Ever since last week’s Mad Men I’ve been singing songs from Bye Bye Birdie. My parents said I could see any Broadway play I wanted to for my tenth birthday. No choice. It had to be Bye Bye Birdie. For some reason my mother thought it was about juvenile delinquents and “researched” it. As we read the same sources–The New York Times and The New Yorker I found this strange. Of course she found out that it wasn’t about delinquents. On my birthday, July 19, 1960, we went to the Brooks Atkinson Theater to see it. Can’t believe I remember the theater but it was a momentous event in my life and we didn’t take my younger sister which made it all that more sweet. (Sorry Elka)
Two years later my grandmother died shortly before my sister’s tenth birthday and I guess my mother wasn’t in a celebrating mood. Elka was going to see a play for her eleventh birthday–November 24, 1963. Unfortunately all theaters were closed.
For a brief while there really had been Camelot. I have a friend who argues that the most significant happening in 63 was the arrival of The Beatles and he makes some valid points but then I ask if he divides our childhoods into “before” and “after.” The security that we all felt, and it might have been fake, faded quickly away. Maybe it’s better for children not to be so innocent, but we had a rude awakening. I think our (cohort) behavior later in the decade answers that question.
And can you imagine having all theaters closed two days after a president’s death now? Basically everything was closed. The bowling alley wasn’t and my parents made me go bowling. I missed Jack Ruby killing Oswald but did see the birth of the instant replay. I never did fully forgive my parents for that.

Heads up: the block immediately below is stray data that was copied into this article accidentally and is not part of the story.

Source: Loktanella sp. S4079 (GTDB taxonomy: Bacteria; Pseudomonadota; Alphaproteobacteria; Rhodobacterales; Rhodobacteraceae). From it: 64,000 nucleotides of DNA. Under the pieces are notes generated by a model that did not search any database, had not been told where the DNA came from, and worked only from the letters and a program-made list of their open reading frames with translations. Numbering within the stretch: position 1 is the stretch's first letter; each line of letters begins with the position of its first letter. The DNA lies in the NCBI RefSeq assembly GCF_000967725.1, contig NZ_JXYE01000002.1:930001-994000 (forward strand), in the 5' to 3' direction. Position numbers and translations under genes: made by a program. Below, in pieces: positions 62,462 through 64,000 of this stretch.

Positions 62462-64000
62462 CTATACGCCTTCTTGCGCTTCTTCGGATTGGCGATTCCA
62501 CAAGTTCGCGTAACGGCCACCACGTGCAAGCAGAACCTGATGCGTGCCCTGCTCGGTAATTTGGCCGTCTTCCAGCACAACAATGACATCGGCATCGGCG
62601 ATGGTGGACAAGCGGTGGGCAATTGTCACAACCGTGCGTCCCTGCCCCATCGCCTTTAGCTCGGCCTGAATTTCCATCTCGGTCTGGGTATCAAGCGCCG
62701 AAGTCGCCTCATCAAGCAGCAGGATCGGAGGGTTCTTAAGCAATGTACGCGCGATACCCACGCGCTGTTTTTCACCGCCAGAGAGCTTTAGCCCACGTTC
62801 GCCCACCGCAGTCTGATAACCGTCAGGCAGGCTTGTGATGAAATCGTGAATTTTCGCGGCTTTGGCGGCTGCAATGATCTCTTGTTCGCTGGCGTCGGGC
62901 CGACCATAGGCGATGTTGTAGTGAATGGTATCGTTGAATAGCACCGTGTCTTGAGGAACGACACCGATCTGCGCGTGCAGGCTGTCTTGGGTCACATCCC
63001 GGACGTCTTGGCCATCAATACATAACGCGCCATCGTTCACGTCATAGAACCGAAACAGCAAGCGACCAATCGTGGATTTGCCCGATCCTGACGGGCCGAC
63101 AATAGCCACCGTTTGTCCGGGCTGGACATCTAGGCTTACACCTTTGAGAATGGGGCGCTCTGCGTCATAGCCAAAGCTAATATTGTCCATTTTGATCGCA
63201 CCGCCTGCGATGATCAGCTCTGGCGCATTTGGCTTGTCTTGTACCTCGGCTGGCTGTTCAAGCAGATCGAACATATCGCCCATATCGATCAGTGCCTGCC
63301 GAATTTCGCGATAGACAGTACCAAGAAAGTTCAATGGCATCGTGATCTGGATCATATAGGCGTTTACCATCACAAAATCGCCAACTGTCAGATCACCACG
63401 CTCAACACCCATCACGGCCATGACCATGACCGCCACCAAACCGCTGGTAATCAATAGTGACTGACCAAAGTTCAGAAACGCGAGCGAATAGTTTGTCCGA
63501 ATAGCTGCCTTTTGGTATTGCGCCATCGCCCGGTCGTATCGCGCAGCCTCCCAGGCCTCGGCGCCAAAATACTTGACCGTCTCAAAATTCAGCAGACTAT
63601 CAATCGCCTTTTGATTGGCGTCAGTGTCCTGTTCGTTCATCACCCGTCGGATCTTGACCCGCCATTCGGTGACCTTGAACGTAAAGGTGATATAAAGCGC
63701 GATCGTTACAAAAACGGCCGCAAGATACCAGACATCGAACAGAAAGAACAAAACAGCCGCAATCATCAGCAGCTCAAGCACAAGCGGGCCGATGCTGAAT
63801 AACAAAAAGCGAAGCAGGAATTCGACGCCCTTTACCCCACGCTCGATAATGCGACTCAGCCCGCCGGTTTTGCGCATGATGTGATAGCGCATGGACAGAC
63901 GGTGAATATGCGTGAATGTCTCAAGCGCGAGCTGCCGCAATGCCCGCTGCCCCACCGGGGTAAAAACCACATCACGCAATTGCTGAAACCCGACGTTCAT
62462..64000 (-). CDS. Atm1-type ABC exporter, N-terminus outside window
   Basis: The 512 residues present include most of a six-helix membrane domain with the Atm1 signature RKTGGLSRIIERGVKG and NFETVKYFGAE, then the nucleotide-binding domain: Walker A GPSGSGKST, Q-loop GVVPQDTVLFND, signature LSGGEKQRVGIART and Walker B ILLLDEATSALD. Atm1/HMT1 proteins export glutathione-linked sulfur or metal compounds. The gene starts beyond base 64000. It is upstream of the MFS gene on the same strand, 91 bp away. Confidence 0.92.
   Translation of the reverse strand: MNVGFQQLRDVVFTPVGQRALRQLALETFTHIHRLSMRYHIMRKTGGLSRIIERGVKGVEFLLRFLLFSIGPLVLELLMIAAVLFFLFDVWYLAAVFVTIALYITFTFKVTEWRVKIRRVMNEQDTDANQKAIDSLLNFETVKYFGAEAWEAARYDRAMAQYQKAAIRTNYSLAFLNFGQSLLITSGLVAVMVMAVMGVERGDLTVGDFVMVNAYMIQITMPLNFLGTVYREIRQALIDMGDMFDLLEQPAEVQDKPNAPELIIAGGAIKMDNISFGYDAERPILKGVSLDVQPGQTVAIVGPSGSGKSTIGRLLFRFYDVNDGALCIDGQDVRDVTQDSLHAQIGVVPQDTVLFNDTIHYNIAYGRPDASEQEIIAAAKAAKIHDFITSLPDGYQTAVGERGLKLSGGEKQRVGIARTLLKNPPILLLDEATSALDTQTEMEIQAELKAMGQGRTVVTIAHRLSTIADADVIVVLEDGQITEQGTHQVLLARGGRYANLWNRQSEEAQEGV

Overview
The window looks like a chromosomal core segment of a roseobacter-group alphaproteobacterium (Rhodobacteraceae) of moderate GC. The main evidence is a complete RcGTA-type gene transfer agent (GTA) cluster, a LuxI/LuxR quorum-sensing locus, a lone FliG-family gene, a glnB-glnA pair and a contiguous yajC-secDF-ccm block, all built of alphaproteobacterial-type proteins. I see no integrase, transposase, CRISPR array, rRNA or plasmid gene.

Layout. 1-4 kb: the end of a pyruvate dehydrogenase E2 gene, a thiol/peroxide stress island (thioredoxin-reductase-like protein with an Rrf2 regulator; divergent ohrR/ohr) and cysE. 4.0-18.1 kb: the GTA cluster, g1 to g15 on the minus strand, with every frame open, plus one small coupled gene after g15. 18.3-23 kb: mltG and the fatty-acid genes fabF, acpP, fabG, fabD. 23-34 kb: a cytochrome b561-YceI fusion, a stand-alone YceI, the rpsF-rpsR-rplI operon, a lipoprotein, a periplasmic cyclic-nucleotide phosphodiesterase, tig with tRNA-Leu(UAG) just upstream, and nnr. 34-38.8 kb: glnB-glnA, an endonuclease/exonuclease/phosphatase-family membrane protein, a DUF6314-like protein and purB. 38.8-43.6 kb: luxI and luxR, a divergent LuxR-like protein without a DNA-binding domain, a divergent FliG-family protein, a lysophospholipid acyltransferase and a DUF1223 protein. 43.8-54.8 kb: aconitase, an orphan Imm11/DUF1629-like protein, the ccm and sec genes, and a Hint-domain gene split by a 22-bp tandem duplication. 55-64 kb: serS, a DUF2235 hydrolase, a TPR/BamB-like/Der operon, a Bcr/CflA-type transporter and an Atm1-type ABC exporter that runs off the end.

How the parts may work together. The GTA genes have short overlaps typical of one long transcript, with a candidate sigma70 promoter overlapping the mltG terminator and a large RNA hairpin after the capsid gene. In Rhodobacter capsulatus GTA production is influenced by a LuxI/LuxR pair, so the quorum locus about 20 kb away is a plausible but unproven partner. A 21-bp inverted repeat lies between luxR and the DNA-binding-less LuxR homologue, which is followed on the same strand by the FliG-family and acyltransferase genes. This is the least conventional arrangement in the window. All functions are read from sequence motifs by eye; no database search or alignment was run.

I wasn’t in love with Robert Kennedy and had a hard time forgiving Teddy Kennedy for what happened around my birthday in 1969. However, he turned into one of the best damn senators and I realized that he had paid the ultimate price a Kennedy male could pay–he could never become president. Being a big believer in universal health care–I think it a marker of a civilized progressive affluent country, and a fervently fearful person as I pay premiums for my whole body but it’s only partly covered, I hope his death brings people together. I’m afraid it won’t. I have already seen Kennedy satires ( I liked the Dead Kennedy’s) and they just ain’t funny, right now.
(A bit of politics–most Democrats never wished Bush dead, gone yes, dead no, nor compared him to Hitler and I find every Republican who silently condones either Teddy Kennedy jokes or Obama equals Hitler statements filled with blame and shameful) End of politics.
Cooper has a Pet Clark (as she says) song from Finian’s Rainbow up this week, and it stirred something in my soggy brain. Then I read Bob Herbert in the New York Times and I finally remembered one of my all time favorite songs, “Look to the rainbows.” I used to be a romantic and it’s about the most romantic of songs. I couldn’t find the Dinah Washington (I think) version, but Patti Labelle’s is damn good. I prefer it to Aretha’s.
Herbert uses this line “Follow the fellow who follows a dream,” as an epitaph for the Kennedys. It’s always been romantic to me and I loved this song in secret as I was damned if I were going to follow any man, but yes it’s perfect and it’s perfect for any man who follows any woman also. And I no longer secretly love it
Here’s a beautifully written opinion piece on Ted Kennedy that goes into much much more. It shows how words might be distorted and made whole again. I might not agree with the “distortions” but….